Trishulakara, Triśūlakara, Trishula-kara: 2 definitions


Trishulakara means something in Hinduism, Sanskrit. If you want to know the exact meaning, history, etymology or English translation of this term then check out the descriptions on this page. Add your comment or reference to a book if you want to contribute to this summary article.

The Sanskrit term Triśūlakara can be transliterated into English as Trisulakara or Trishulakara, using the IAST transliteration scheme (?).

In Hinduism

Shaktism (Shakta philosophy)

[«previous next»] — Trishulakara in Shaktism glossary
Source: Google Books: Manthanabhairavatantram

Triśūlakara (त्रिशूलकर) refers to “one who holds a trident in the hand”, according to the Kularatnoddyota, one of the earliest Kubjikā Tantras.—Accordingly, [while describing the gross form of Navātman called Śabdarāśinavātman]: “(Navātman) has a big body and burns intensely, illumining the sky with (his) radiant energy. [...] He holds a skull and an ascetic’s staff. (Another) hand shines (as it were) with a trident (triśūlakara-bhāsura). (He also holds) a bow, an arrow, vīṇā, bell and double-headed drum. [...]”.

Shaktism book cover
context information

Shakta (शाक्त, śākta) or Shaktism (śāktism) represents a tradition of Hinduism where the Goddess (Devi) is revered and worshipped. Shakta literature includes a range of scriptures, including various Agamas and Tantras, although its roots may be traced back to the Vedas.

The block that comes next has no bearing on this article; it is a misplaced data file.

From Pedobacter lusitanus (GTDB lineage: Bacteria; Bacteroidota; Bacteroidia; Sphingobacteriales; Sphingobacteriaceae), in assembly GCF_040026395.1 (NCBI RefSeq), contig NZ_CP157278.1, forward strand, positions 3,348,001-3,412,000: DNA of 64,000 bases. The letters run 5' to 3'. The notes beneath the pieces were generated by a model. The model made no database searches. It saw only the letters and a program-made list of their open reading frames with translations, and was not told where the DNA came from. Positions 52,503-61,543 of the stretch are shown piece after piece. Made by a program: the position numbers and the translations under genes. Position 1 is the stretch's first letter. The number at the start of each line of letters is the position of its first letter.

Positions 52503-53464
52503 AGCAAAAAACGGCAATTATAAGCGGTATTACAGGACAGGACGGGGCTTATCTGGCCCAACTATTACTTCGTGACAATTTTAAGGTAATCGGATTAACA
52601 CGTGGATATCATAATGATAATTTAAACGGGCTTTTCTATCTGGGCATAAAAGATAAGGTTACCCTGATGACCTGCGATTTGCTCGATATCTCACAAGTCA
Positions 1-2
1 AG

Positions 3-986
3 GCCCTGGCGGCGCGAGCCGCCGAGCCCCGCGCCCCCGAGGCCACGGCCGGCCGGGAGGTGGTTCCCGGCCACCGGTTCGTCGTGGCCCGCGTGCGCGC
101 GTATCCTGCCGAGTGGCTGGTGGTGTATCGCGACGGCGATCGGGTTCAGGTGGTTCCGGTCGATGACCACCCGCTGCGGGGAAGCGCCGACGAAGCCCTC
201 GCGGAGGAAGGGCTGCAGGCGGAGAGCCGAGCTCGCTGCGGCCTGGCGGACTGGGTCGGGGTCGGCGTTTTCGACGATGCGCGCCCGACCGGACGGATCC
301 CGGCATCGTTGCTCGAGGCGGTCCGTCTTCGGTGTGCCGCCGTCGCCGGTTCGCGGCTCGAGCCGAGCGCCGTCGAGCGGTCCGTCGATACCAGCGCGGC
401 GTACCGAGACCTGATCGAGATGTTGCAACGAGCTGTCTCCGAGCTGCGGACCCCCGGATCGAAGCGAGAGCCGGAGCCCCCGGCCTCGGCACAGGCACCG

Discover the meaning of trishulakara or trisulakara in the context of Shaktism from relevant books on Exotic India

Purana and Itihasa (epic history)

[«previous next»] — Trishulakara in Purana glossary
Source: Shiva Purana - English Translation

Triśūlakara (त्रिशूलकर) refers to “one who is armed with the trident” and is used to describe Śiva, according to the Śivapurāṇa 2.4.14 (“The Gaṇas argue and wrangle”).—Accordingly, after Gaṇeśa obstructed Śiva’s Gaṇas: “Then the Gaṇas of Śiva went to Śiva who was standing at the distance of a Krośa from Kailāsa and spoke to him. Śiva ridiculed them all. The trident-armed (triśūlakara) great lord of fierce temperament spoke to his Gaṇas who professed to be heroes”.

Purana book cover
context information

The Purana (पुराण, purāṇas) refers to Sanskrit literature preserving ancient India’s vast cultural history, including historical legends, religious ceremonies, various arts and sciences. The eighteen mahapuranas total over 400,000 shlokas (metrical couplets) and date to at least several centuries BCE.

Discover the meaning of trishulakara or trisulakara in the context of Purana from relevant books on Exotic India

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